New pc build with i7 3770K

Started Apr 21, 2013 | Discussions thread
Jim Cockfield
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Re: WD green drives stink
In reply to theswede, May 5, 2013

theswede wrote:

It's usually not as much of an issue in most Windows configs.  But, it's a huge issue with most Linux distributions, and I've also seen some Windows users report the same issues.

I use Green drives exclusively for Linux servers, both my own and those I build for friends and family. There is no issue at all with the parking. The disks stay parked for hours, even days, normally, and the wear (and power use and heat) is minimal. Just as they're supposed to be.

Have you even taken a look at SMART data from your drives?

If not, I'd suggest doing that.   smartctl can do that for you.   It's included in the smartmontools package you can install in most linux distros.  I'm using distros based on Debian Wheezy (6.0).  But, you'll see the same issues in most other distros, too.

With distros that don't have sudo configured, just open a terminal and do it this way after installing smartmontools (entering your root password when prompted), assuming the drive you're checking is /dev/sda. If not, substitute the correct device name for the drive you want to check.

su

smartctl -a /dev/sda

If you're using an ubuntu based distro or another distro using sudo versus su to issue commands as root, do it this way instead:

sudo smartctl -a /dev/sda

Or, just install GSmartcontrol for a GUI front end (as it can make it easier to do that kind of thing, look at logs without issuing separate commands for that purpose, etc.).

It's a *very* well documented issue (excessive load cycle counts with WD Green Drives with Linux).   Just "google" for "load cycle count green" (without the quotes) and you'll find many, many forum threads about the issue with them (over a million page hits right this minute when I just used that search).

The desktop WD Green drives are rated for 300,000 load cycles, and you can easily exceed that in around a year.   The laptop WD Blue Drives are usually rated for 600,000 load cycle counts (not as big of a deal, since they're designed for more frequent head parking, but don't be surprised if a drive you've used for a couple of years as already exceeded the rated maximum).

Note that Western Digital does have a utility you can use to disable that behavior called wdidle3

http://support.wdc.com/product/download.asp?groupid=609&sid=113

Just search for "wdidle3", and again, you'll find loads of page hits about it.   Make sure others have found it works with your specific drive model, and there have been reports of issues with some drives (and anytime you try to update parameters in a drive's firmware, you're taking a risk), since it was originally designed for use with some of their Enterprise (versus consumer) Green Models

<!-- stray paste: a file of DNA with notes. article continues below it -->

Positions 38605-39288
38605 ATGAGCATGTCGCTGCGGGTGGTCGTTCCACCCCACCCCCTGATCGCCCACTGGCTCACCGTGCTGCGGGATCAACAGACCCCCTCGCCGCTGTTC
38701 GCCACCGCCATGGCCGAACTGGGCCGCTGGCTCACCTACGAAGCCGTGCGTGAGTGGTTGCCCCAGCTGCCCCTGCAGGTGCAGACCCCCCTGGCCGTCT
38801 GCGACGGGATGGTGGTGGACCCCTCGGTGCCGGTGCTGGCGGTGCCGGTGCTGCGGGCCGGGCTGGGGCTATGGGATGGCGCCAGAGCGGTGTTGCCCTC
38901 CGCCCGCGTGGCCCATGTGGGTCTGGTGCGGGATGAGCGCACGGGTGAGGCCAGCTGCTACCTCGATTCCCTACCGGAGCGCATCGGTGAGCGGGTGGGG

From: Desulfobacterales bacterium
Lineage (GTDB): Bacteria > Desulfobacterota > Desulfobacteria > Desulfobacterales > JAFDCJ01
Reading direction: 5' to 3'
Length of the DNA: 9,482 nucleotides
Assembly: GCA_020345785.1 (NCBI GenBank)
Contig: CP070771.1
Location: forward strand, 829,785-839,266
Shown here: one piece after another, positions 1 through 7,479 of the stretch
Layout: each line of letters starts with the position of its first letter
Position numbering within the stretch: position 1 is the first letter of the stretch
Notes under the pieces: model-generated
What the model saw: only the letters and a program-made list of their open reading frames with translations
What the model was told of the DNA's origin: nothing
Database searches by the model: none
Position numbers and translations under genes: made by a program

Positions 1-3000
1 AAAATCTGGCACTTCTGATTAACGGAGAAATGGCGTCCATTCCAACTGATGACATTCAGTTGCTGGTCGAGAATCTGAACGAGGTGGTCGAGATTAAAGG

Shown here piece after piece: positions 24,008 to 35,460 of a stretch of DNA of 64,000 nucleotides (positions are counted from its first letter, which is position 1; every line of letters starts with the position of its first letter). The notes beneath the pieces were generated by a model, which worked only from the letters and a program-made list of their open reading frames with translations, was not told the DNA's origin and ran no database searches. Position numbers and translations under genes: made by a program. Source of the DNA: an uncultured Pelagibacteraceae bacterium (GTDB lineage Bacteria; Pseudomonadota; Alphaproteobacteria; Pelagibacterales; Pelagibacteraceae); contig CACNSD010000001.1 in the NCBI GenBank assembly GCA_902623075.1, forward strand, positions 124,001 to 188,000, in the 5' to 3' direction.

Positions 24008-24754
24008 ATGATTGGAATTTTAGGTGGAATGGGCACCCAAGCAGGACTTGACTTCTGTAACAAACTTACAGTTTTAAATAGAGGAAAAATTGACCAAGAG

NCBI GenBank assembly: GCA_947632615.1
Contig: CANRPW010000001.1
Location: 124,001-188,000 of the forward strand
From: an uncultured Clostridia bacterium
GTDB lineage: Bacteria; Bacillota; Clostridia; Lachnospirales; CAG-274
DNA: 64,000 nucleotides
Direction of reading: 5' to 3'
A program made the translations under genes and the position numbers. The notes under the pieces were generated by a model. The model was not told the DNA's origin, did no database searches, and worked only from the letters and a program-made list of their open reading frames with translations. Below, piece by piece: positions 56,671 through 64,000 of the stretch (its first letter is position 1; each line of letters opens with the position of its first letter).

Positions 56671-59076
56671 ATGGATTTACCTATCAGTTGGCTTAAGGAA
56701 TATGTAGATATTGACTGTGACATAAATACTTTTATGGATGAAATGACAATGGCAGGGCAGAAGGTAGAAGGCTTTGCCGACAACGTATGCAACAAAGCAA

But, the WD Green Drives are notorious for having issues, even without the load cycle count issue.

In addition to the issues I've seen with all of them I've bought so far, I just worked with someone over the past few days that has a problem with a WD drive.

It's got sector read errors using both Windows and ddrescue from Linux to try and copy it, even though the SMART data shows no sectors pending reallocation or sectors that have been reallocated. At least the SMART data shows a high raw read error count though.

Even after zero filling the drive (using dd with linux, and booting in a disk with the WD Data Lifeguard utilities on it and zero filling and running diagnostics), it still says it's health is good and it didn't bother to reallocate any of those problem sectors after zero fills, and it won't even complete a short self test without read failures.

IOW, their firmware is really screwed up from my perspective.

BTW, this user had only used Windows with it (Win 7), so the extra wear and tear on the mechanism caused by an excessive load cycle count was not even the problem with that particular drive.

IMO, the WD Green (or some of the laptop blue models for that matter) are just a POS (and I don't mean Point of Sale).    But, suit yourself if you want to risk your data by using them.

I've seen enough problems with them (not only my drives but drives others are using, too), that I'm not going to buy any more of them.

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JimC
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